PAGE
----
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Recent criminal changes to the Director Penalty Notice Regime

Robert Kite

26 Jun 2019

The Director Penalty Notice (“DPN”) regime has been around for many years whereby the corporate veil can be lifted, and the directors of an organisation held personally liable for certain obligations to the Australian Taxation Office (“ATO”).  For the most part, this meant PAYG Withholdings.  In more recent times, obligations for superannuation have been included in the DPN regime.  

New provisions were introduced on 1 April 2019, whereby (in addition to existing monetary penalties), criminal sanctions can now apply in relation to unremitted obligations for superannuation.  This article focuses on the new criminal sanctions associated with superannuation obligations.

Under the new provisions the Commissioner may by written notice give a direction requiring the director to pay to the Commissioner, an amount of Superannuation Guarantee Charge (“SGC”) that is payable under the Superannuation Guarantee Administration Act (“SGAA”).  The SGC is made up of the shortfall amount, interest on the shortfall amounts (currently 10%), and an administration fee of $20 per employee, per quarter. The Commissioner can also issue a direction based on an estimate.  The direction to pay can be issued for amounts payable on or after 1 July 2018.

The direction does not create a separate liability to pay the amount outstanding, however, it may result in an offence having been committed if the amount has not been paid.

In deciding whether to issue a direction to pay, the Commissioner must take into account a number of matters, which include:

  •  The history of compliance with meeting the SGC;
  • The history of compliance with other tax related liabilities;
  • The amount of the debt having regard to the size and nature of the business;
  • Any steps that have been taken to discharge the liability, or dispute it, and any other matter that the Commissioner considers relevant.

The direction from the Commissioner must set out:

  •  The amount that is required to be paid to the Commissioner;
  • Where relevant, the quarter to which the obligation relates;
  • The period before which the obligation must be discharged (which must end at least 21 days after the date the direction is given);
  • The consequences of failing to comply with the direction; and
  • An explanation of how the Commissioner’s decision may be reviewed.

Where a direction has been given by the Commissioner, and the liability in the direction has not been discharged before the timeframe listed in the direction, the director to whom the notice is given is deemed to have committed an offence.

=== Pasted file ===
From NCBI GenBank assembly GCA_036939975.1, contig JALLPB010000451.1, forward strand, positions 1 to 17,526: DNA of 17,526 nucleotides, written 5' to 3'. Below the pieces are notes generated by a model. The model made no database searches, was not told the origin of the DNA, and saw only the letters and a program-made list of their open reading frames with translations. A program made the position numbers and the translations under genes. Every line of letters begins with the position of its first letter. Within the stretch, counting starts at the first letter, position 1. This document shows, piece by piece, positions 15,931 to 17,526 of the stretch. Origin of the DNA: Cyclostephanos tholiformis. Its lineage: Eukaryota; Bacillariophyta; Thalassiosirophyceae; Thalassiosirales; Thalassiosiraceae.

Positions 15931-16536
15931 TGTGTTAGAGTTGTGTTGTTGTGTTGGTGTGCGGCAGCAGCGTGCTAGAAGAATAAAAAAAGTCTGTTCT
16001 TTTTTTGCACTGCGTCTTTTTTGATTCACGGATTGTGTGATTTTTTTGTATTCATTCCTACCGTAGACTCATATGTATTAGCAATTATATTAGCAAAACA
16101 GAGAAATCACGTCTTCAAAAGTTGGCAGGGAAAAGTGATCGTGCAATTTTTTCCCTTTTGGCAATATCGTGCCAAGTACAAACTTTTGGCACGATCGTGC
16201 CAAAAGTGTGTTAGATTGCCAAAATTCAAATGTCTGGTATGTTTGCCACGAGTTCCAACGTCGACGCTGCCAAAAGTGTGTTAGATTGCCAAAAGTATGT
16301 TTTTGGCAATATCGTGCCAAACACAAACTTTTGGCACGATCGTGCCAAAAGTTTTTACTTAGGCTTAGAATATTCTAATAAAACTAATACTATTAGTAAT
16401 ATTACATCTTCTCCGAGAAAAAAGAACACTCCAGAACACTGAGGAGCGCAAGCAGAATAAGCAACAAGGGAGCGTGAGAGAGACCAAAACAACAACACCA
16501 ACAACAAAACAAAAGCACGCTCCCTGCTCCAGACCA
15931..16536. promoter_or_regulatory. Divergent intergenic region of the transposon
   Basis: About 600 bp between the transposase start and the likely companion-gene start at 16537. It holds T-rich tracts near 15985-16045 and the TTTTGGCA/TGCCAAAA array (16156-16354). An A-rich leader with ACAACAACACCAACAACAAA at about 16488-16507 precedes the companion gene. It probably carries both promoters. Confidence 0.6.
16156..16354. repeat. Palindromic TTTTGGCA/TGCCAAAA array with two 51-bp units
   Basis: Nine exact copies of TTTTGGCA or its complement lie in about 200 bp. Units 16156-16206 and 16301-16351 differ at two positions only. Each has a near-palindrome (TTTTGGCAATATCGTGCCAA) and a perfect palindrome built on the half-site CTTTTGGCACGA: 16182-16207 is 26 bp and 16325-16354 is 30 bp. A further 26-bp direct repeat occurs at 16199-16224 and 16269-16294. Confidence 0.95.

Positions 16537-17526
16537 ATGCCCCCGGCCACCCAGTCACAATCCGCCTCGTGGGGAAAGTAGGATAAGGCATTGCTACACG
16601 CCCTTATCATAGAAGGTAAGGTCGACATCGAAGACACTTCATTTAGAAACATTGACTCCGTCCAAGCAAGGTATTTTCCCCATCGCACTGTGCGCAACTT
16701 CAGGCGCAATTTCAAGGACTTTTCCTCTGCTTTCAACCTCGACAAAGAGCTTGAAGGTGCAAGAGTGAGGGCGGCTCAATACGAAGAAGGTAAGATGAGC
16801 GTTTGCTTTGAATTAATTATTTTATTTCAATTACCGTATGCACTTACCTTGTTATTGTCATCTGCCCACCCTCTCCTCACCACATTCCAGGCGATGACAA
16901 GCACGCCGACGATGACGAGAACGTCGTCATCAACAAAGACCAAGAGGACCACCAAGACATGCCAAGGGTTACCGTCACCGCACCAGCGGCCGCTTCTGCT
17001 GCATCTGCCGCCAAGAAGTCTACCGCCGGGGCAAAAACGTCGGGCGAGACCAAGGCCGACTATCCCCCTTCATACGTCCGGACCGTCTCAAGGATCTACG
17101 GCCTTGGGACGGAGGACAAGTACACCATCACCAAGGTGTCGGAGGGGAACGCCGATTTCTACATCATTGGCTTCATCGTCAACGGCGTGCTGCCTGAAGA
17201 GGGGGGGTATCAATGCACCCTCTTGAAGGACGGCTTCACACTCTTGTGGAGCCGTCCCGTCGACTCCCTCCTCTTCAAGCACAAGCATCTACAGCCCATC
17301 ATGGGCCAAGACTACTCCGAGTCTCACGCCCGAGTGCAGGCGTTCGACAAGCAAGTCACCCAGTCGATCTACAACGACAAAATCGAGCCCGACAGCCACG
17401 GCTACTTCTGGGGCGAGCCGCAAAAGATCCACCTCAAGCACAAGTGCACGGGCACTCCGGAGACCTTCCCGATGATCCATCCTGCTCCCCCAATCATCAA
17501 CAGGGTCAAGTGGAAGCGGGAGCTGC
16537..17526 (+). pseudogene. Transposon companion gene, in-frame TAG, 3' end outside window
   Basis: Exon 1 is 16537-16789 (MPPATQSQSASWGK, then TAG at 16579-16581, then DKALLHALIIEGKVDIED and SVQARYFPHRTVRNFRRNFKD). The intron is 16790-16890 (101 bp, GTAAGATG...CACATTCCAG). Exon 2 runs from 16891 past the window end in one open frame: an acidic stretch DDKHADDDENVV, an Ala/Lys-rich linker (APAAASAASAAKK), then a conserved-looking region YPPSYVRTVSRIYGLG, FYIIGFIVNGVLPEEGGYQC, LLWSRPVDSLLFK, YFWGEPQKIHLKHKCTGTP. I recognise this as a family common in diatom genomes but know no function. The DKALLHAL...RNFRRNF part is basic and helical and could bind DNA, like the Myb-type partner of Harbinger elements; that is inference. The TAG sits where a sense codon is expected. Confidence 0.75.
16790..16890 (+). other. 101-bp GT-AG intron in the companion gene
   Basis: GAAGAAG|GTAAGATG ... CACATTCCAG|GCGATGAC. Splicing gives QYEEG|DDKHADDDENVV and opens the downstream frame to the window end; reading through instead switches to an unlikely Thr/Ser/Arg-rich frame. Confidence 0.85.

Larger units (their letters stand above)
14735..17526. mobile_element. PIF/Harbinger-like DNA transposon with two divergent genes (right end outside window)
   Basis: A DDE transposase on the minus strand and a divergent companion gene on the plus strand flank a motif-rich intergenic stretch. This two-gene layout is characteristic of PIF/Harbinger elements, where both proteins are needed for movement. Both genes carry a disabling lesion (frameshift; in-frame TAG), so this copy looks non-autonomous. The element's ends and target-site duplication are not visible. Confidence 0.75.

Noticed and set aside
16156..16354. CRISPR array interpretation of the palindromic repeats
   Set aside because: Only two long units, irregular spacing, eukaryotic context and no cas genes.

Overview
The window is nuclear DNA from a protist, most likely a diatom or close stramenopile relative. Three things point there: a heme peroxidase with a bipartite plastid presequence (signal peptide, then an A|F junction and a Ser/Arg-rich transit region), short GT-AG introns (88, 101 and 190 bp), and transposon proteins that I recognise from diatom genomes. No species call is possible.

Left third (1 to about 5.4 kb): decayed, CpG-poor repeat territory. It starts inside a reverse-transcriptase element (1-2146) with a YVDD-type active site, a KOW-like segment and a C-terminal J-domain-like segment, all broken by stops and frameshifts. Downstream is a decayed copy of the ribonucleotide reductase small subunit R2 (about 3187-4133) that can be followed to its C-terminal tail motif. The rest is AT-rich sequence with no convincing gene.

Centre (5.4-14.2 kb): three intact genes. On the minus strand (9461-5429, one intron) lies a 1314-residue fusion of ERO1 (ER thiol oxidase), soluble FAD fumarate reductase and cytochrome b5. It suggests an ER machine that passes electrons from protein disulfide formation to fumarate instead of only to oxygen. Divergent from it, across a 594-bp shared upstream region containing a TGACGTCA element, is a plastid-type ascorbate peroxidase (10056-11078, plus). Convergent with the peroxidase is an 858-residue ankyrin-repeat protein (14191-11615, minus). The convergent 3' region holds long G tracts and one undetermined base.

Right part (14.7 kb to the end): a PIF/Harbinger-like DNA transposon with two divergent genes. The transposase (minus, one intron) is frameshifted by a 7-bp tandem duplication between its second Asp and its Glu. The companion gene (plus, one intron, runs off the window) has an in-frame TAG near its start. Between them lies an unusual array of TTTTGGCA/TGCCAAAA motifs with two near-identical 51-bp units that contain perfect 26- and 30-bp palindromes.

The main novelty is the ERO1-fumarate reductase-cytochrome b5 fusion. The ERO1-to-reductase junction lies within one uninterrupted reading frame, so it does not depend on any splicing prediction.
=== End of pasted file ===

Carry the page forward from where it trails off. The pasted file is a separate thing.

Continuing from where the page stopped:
The offence is a strict liability offence, for which the penalty is currently 50 penalty units ($10,500), or imprisonment for 12 months, or both.

The offence provisions will not apply if all reasonable steps were taken to comply with the direction before the end of the period specified, and all reasonable steps were taken to ensure that the liability was discharged before the direction was given.  The burden of proof in relation to these issues is borne by the defendant director.

These new provisions operate alongside the existing DPN provisions to provide greater powers to the ATO in seeking to ensure that companies meet their statutory obligations.

There has also been a further tightening in the “Lock Down” provisions relating to superannuation obligations.

Previously, an obligation for superannuation became “Locked Down” if the unpaid amounts were not reported to the ATO before the end of three (3) months from the due date for payment.

Under the new provisions, a company is required to report the unremitted superannuation prior to the due date for payment.  Accordingly, the amounts need to be reported to the ATO prior to the 28th day after the end of the quarter for which the superannuation period relates.

Once “Locked Down”, the appointment of an insolvency practitioner to the company, will not avoid the personal liability of the director(s). Accordingly, it becomes a personal obligation of the director, which the ATO may seek to pursue at a later time.  It is also noted that with the commencement of the Single Touch Payroll requirements, the data matching tools available to the ATO will be increased.  It follows, that the ATO will be in a far greater position to consider what amounts are yet to be remitted, and may result in the greater use of the DPN regime by the ATO.

Given the possibility of criminal sanctions and the personal obligations imposed on directors under the DPN regime where a company is struggling to meet its statutory obligations, it is imperative to address these issues early.

If you, or your clients are having difficulty in meeting your obligations, inclusive of superannuation, contact Smith Hancock so we may discuss the options available to you.

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